Bellavia knocks Collins for cribbing ideas from former congressional reps
The campaign of GOP congressional candidate David Bellavia today criticized former Erie County executive Chris Collins for borrowing the ideas of former Western New York Republican Congressmen in his Small Business Bill of Rights but failing to give credit where it was due.
In 2010, Congressman Chris Lee (NY-26) co-sponsored H.R. 5109, titled the Small Business Bill of Rights. (bit.ly/KIWkKL) The bill was meant to stimulate growth and innovation in small businesses, much like Mr. Collins' initiative of the same name announced today. Rep. Lee's Small Business Bill of Rights included provisions for tax relief, limiting government regulations, protecting the secret ballot, lowering health care costs, and protecting intellectual property.
Also in 2010, Rep. Lee unveiled "Manufacturing for Tomorrow," a five-point plan to strengthen manufacturing in Western New York. The initiative called for tax relief and fairness for U.S. workers and manufacturers, tort reform to address job-killing lawsuit abuse, and customs reform to stop intellectual property violations. (scr.bi/Lg8olA) Collins' Small Business Bill of Rights, meant to bolster small businesses in the 27th Congressional District, mirrors the key points of Rep. Lee's plan, but without giving him credit. Mr. Collins advocates tax relief for small businesses ("right to lower taxes"), tort reform ("right to be free of frivolous lawsuits"), and intellectual property protection. (bit.ly/LGBjyE)
During his time in office, Rep. Lee was one of two representatives from New York State who opposed the Employee Free Choice Act (EFCA), which denied workers the right to a secret ballot. (bit.ly/KZMoLi) Another tenet in Mr. Collins' plan is the "right to secret ballots for union elections."
"A large portion of Mr. Collins' Small Business Bill of Rights comes directly from the work of Rep. Lee," Bellavia campaign manager and former Lee staffer Paul Cole said. Cole also charged Collins with borrowing the ideas of former Congressman Tom Reynolds.
In the document, Collins also states that "China needs to play by the rules." Mr. Collins advises that China must float its currency in order to end currency manipulation and protect the U.S. from unfair trade practices that harm American-made products and small businesses. He failed to credit Rep. Reynolds (NY-26) for that idea. Reynolds co-sponsored the Chinese Currency Act, which aimed to end Chinese exchange-rate manipulation and insulate American manufacturers from being harmed by currency manipulation. (bit.ly/NfBIuv)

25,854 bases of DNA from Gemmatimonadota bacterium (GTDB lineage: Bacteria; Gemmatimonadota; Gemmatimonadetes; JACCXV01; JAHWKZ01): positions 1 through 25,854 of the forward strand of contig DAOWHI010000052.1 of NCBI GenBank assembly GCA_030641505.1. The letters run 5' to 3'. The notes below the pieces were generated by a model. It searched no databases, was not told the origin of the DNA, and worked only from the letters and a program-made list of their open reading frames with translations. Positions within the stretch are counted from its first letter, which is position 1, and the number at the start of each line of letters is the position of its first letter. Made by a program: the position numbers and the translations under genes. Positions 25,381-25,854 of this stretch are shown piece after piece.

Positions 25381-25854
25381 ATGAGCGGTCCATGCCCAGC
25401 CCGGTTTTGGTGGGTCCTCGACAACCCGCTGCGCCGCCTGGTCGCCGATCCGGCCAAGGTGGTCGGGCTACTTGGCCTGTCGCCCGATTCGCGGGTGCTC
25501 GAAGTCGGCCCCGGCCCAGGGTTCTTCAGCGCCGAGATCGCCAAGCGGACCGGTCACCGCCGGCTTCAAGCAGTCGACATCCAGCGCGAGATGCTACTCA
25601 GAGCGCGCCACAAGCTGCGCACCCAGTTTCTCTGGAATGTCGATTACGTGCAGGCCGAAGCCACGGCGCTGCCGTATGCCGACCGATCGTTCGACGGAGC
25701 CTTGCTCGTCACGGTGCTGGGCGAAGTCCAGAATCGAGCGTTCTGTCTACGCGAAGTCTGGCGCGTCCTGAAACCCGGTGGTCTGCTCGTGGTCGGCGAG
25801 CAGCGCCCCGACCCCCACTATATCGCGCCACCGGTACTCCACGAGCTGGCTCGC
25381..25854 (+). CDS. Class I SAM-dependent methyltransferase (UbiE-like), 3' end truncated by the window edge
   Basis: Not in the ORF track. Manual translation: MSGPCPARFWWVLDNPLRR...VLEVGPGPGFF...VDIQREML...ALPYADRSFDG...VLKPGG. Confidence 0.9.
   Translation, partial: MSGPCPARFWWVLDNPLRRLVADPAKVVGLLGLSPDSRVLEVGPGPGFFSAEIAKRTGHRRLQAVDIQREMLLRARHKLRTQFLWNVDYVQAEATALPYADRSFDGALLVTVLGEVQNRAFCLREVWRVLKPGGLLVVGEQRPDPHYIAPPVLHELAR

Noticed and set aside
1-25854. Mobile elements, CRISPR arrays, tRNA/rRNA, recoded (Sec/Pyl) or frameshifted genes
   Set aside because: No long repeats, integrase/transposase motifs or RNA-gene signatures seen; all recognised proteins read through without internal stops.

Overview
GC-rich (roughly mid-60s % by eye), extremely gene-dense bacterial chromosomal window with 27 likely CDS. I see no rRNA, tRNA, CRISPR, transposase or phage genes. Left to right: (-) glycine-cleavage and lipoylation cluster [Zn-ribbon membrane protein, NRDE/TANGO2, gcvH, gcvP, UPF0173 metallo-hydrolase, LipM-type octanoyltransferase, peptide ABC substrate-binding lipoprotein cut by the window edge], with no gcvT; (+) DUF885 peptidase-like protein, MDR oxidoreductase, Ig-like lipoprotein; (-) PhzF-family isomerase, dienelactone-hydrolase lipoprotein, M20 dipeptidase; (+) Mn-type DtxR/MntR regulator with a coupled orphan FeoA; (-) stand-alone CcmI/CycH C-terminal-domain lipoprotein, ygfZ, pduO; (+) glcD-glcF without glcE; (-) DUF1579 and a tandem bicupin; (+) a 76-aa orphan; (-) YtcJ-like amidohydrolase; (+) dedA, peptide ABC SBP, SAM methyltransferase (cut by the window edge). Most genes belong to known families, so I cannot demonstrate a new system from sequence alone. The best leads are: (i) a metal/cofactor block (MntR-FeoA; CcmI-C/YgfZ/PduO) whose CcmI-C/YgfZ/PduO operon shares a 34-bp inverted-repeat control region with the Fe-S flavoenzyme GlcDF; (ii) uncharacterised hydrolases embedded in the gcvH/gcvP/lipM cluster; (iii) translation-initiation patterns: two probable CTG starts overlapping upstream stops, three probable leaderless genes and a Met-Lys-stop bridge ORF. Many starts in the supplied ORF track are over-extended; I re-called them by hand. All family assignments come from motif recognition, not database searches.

"By failing to give credit to former congressmen Lee and Reynolds for their ideas, Mr. Collins is violating his own call for protecting intellectual property that he outlined today in this very plan," said Cole, who also worked for Rep. Reynolds. "For a candidate who touts his business experience as his sole qualification for Congress, he sure has a problem coming up with his own policy prescriptions."
"Some points in Mr. Collins' initiative are principles all Republicans espouse -- eliminating the death tax and government regulations, simplifying the tax code, balancing the budget, and repealing Obamacare," Cole said. "But once you compare the ideas of congressmen Lee and Reynolds with Mr. Collins' small business platform, it's quite clear that the other five solutions Mr. Collins offers are lifted from former the congressmen."
"At the very least, Mr. Collins should have the dignity to give credit where it is due," Cole said. "Anyone familiar with the policies of congressmen Lee and Reynolds would recognize these proposals in a hot second."
Cole noted that Erie County Republican Committee Chairman Nick Langworthy, who is leading the Collins campaign, also worked for Lee and Reynolds.
NOTE: Chris Collins appeared in Batavia today to announced a "Small Business Bill of Rights," which The Batavian would have covered had the Collins campaign bothered to contact The Batavian in advance of the event.